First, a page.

October 01, 2005

Fishboy "Little D"

I went to a college that was saturated with guys who played acoustic guitar. I didn’t go to many parties when I was there; whenever I did, though, I would always see one of these guys walking around with his guitar, improvising songs on the spot to amuse his friends. It was a fascinating high-wire act to watch. Everyone wondered how long it would take for him to flub a chord or say something completely nonsensical in a failed attempt to make lines rhyme. Although the guy was clearly talented, no one ever thought that his gift for improvisation would lead to anything substantial. Even in his own eyes, he was just doing what he could to spice up the party and make people laugh. I tell you all of this because Fishboy’s debut album Little D feels like the kind of music that guy would make if he were given studio time and a backing band.

This is a good thing, by the way.

Eric Michener, better known as Fishboy, writes whimsical lyrics that often sound as if they were made up while the tape was rolling, shoehorned into rhyming couplets through sheer serendipity. One song begins with Michener singing about a jellyfish, only to switch topic halfway through and start singing about car crashes. He even sounds like he’s holding back laughter while he’s doing it! On “Our Escape,” he compares a pretty girl to his beloved hometown (the D in Little D stands for Denton, TX), only to tell her later on in the song that she looks like a “sea cow.” The chorus of “Quatro” boasts the kind of imagery that could only come from a potent LSD trip: “When the plastic falls into the lake/holographic people eating cake/will stop their fishing!”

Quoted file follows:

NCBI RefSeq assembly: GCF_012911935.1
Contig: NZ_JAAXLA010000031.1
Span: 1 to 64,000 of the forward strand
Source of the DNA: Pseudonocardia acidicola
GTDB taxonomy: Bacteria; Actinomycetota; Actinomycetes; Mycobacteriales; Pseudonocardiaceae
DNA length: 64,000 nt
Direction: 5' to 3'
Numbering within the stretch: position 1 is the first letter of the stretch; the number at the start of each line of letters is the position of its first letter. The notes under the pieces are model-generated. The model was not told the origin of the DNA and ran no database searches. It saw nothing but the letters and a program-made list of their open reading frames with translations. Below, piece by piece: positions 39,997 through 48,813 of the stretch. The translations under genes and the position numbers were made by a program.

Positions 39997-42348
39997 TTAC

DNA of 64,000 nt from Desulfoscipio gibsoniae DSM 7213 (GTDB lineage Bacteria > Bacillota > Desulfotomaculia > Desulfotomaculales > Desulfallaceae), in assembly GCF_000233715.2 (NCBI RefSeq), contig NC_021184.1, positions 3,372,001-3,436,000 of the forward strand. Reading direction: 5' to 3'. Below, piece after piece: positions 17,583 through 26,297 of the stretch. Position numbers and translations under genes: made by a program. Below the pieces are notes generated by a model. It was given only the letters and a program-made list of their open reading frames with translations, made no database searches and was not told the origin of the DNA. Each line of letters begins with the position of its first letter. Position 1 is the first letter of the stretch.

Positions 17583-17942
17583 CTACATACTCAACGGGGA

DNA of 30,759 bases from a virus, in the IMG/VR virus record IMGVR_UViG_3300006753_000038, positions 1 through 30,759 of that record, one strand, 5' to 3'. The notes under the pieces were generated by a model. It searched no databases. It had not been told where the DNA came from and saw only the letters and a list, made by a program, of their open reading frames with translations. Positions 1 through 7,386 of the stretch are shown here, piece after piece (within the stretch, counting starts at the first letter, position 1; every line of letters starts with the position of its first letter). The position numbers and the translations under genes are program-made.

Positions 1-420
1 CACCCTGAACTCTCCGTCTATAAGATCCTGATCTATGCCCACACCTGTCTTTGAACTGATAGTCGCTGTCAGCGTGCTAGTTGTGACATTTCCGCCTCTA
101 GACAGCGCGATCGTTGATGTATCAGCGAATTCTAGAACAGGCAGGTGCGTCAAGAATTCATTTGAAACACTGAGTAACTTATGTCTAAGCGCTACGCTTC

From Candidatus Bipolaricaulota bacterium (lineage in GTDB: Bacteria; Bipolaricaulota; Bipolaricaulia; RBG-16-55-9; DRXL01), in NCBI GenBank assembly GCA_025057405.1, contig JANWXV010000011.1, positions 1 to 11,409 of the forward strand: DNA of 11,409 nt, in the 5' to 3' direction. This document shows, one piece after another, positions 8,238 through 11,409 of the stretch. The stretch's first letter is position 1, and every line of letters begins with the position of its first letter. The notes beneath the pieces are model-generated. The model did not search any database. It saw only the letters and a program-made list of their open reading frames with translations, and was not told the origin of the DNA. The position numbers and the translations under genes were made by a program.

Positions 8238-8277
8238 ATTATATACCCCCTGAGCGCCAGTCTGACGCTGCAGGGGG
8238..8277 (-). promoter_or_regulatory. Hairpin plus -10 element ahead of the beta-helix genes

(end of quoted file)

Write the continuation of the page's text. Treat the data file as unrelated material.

Michener’s freewheeling lyrics are counterbalanced by the meticulously composed backdrops that his cast of nearly 20 musicians provides. “That’s a…Jellyfish” ends with a horn fanfare harmonious enough to make Neutral Milk Hotel’s Jeff Mangum cock an eyebrow, and “Start Again” climaxes with the weepy swell of a full-fledged string quartet. Corn Mo adds falsetto backing vocals to “Asian Grain,” and almost every other song on the record is filled with voices harmonizing with and shouting against Michener’s own. The overall effect suggests a hyperactive Tullycraft ransacking a high school band hall. The fact that Michener’s voice is just as thin and nasal as Sean Tollefson’s only sets such a comparison in cement.

It is also to Michener’s credit that his lyrics start making more sense as Little D progresses. “Banana Trees” is a touching attempt to lift the spirits of a sad, shut-in friend. “Gameboy” boasts the nerdiest metaphor ever employed for an unstable relationship: “We’re like two Gameboys in the sand/It’s all game when the water hits the land.” “A Surprise Return” is a tale of a Christmas tree who comes back to its former owner’s house after the New Year and refuses to leave. In “Start Again,” the protagonist’s head explodes, only to grow back before anyone else finds out. He becomes an amnesiac, and spends the rest of the song trying to remember the friends he had before he…well, lost his head. It doesn’t take long for Michener to get listeners acclimated to his skewed worldview. This, more than anything else, is why Little D succeeds as an album.

If the guy I talked about in the first paragraph was given the opportunity to make an album, he’d have to add substance to his improvisations to ensure replay value…and I’m not sure that he’d be able to do it. Michener, on the other hand, imbues many of his songs with deeper meanings that reveal themselves once the listener stops laughing.

--Sean Padilla

Artist Website: http://www.yofishboy.com
Label Website: http://www.businessdealrecords.com

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